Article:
I asked these men to be an email support group for me, and they readily agreed. I knew I had to source my suggestions carefully, and used several criteria. I chose:

  1. Men. Women have a different outlook on life, and while as a married man I found that infuriatingly helpful, I felt I needed the perspective of my own gender this time.
  2. Christians. I wanted to hear from men who share my worldview, my love for the True God and His Word, my assurance of eternal life, and my confidence in my Heavenly Father to restore joy and purpose to my remaining days here despite my loss.
  3. Friends. I wanted men whom I knew and trusted, men who would be frank with me– not mincing words, making assumptions about my ability to cope, or glossing over important matters of which I might be unaware.

These men have helped me more than they will ever know. They have been transparent in articulating their own despair and confusion. They have been bold and candid in their exhortations to me. They have encouraged me and taught me. I am immensely grateful.

By nature, I don’t accept suggestions readily. I prefer to do my own analysis and seek my own solutions. That is not a good quality, but it is part of my fallen character. The shocking decline and death of my beloved companion of 40 years shook me to my core. I realized that to immigrate to the world of grief without the help of experienced travelers would be foolhardy. Even dangerous.

I’m grateful I didn’t try to slip across the border undetected.




How the World Got to Be the Way It Is, Part 3

Almost 2000 years ago, Jesus said He would come back. What’s taking Him so long?

As Peter predicts in 2 Peter 3, the scoffers in the last days–our days–will ask this question, among others. Though they may not ask it directly, their worldview includes the premise that the return of Christ is a ludicrous notion. (Remember, scoffers have an agenda–to live as they please without God holding them accountable for anything.) So to acknowledge Jesus is returning requires that they acknowledge He is alive–or He couldn’t return, right? To admit He is alive would be to admit He rose from the dead, which would mean He is who He said He is–eternal God in human flesh.

And that would ruin everything.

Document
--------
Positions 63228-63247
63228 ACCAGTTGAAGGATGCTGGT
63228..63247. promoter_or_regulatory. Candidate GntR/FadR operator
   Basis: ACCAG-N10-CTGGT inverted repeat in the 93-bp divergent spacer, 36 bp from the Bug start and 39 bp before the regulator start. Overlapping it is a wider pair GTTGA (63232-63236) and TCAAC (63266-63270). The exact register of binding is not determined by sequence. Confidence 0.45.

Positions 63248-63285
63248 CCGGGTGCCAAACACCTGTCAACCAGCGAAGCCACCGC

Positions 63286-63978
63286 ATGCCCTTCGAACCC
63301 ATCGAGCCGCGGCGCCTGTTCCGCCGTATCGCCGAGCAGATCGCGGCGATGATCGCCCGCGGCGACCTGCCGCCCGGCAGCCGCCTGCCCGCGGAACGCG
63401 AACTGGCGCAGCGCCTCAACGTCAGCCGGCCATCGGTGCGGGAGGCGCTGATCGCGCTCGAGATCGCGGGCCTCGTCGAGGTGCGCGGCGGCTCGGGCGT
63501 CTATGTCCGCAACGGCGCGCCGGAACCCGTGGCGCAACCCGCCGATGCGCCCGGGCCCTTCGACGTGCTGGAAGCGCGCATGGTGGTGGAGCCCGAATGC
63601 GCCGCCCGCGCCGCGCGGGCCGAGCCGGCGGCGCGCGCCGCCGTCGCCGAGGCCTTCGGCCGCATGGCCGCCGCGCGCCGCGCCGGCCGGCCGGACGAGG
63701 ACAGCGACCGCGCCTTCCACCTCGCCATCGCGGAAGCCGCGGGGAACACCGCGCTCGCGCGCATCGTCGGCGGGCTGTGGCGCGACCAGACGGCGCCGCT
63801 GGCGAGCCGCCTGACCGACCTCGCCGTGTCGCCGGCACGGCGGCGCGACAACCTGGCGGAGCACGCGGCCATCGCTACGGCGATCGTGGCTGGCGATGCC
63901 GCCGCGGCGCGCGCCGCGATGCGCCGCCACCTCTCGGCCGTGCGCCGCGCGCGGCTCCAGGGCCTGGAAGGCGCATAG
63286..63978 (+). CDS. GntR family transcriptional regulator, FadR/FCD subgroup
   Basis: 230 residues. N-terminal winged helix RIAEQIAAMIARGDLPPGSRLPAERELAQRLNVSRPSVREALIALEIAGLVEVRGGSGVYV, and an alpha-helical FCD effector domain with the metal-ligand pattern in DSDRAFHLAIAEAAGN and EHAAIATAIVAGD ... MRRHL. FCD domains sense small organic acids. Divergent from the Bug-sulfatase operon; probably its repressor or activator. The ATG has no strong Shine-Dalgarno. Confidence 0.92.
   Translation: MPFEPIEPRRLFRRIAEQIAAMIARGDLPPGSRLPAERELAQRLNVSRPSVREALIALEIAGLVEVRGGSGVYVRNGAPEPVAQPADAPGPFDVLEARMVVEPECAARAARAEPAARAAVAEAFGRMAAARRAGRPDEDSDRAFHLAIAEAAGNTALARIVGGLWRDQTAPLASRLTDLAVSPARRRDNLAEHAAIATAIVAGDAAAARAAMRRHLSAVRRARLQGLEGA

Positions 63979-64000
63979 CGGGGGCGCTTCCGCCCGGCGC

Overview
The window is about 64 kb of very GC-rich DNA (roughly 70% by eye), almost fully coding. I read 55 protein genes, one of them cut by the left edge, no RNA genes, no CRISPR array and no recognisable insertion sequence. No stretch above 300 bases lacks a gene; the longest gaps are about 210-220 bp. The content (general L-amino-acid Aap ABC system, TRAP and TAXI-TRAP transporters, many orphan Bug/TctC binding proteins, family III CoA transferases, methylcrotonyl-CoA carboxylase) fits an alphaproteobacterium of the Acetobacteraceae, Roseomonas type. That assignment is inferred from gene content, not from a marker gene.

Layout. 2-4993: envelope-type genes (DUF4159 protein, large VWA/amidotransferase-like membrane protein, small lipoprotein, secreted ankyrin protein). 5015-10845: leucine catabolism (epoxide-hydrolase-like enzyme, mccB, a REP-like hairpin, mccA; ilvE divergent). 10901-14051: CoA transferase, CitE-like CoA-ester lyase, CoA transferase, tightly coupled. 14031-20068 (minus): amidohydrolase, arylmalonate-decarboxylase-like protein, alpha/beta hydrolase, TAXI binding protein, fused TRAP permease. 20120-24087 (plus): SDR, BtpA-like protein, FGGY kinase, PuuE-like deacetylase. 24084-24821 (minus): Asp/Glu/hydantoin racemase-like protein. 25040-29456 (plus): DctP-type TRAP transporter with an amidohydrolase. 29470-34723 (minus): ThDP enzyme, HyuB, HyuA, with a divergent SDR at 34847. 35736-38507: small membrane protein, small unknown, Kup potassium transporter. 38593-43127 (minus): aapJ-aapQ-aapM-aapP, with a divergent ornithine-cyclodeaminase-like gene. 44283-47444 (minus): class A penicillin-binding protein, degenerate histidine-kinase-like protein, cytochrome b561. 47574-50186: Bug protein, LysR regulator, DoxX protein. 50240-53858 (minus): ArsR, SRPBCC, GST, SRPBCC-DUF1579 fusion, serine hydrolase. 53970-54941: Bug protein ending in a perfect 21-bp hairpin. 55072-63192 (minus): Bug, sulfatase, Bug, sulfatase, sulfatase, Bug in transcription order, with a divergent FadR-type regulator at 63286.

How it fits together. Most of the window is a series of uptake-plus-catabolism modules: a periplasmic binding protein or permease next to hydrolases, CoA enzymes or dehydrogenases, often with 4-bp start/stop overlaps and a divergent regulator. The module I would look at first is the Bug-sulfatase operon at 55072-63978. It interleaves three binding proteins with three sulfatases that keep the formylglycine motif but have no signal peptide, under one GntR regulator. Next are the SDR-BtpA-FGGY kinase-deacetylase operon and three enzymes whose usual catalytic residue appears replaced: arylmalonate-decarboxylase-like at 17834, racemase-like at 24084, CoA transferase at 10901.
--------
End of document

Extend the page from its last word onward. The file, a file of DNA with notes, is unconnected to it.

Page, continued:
But scoffers go beyond ridiculing the return of Christ, Peter tells us in verse 4. They also claim that “…all things are continuing as they were from the beginning of creation.” (As we’ll see, they don’t actually believe in creation, but this was the only reference point Peter had when he wrote these words.)

This is a stunning prophecy. Peter was not a scientist, but he foretold one of the most pivotal shifts in how the scientific community views the known universe. Here’s what one ready source,, says concerning what has come to be called the theory of uniformitarianism:

In the mid-seventeenth century, biblical scholar and Archbishop James Ussher determined that the earth had been created in the year 4004 BCE. Just over a century later James Hutton, known as the father of geology, suggested that the earth was much older and that processes occurring in the present were the same processes that had operated in the past, and would be the processes that operate in the future.

This concept became known as uniformitarianism and can be summarized by the phrase “the present is the key to the past.” It was a direct rejection of the prevalent theory of the time, catastrophism, which held that only violent disasters could modify the surface of the earth. Today, we hold uniformitarianism to be true and know that great disasters such as earthquakes, asteroids, volcanoes, and floods are part of the regular cycle of the earth.

“We find no vestige of a beginning, no prospect of an end.” (James Hutton, 1785)

British scholar Sir Charles Lyell (1797-1875) popularized this theory in his important work, Principles of Geology, which was first published in 1830. In it he postulated that the present represents the cumulative effect of small changes over very long periods of time. Interestingly enough, one of the sites Lyell visited while formulating his ideas was the famous “fossil cliffs” at Joggins, Nova Scotia, now a UNESCO World Heritage Site.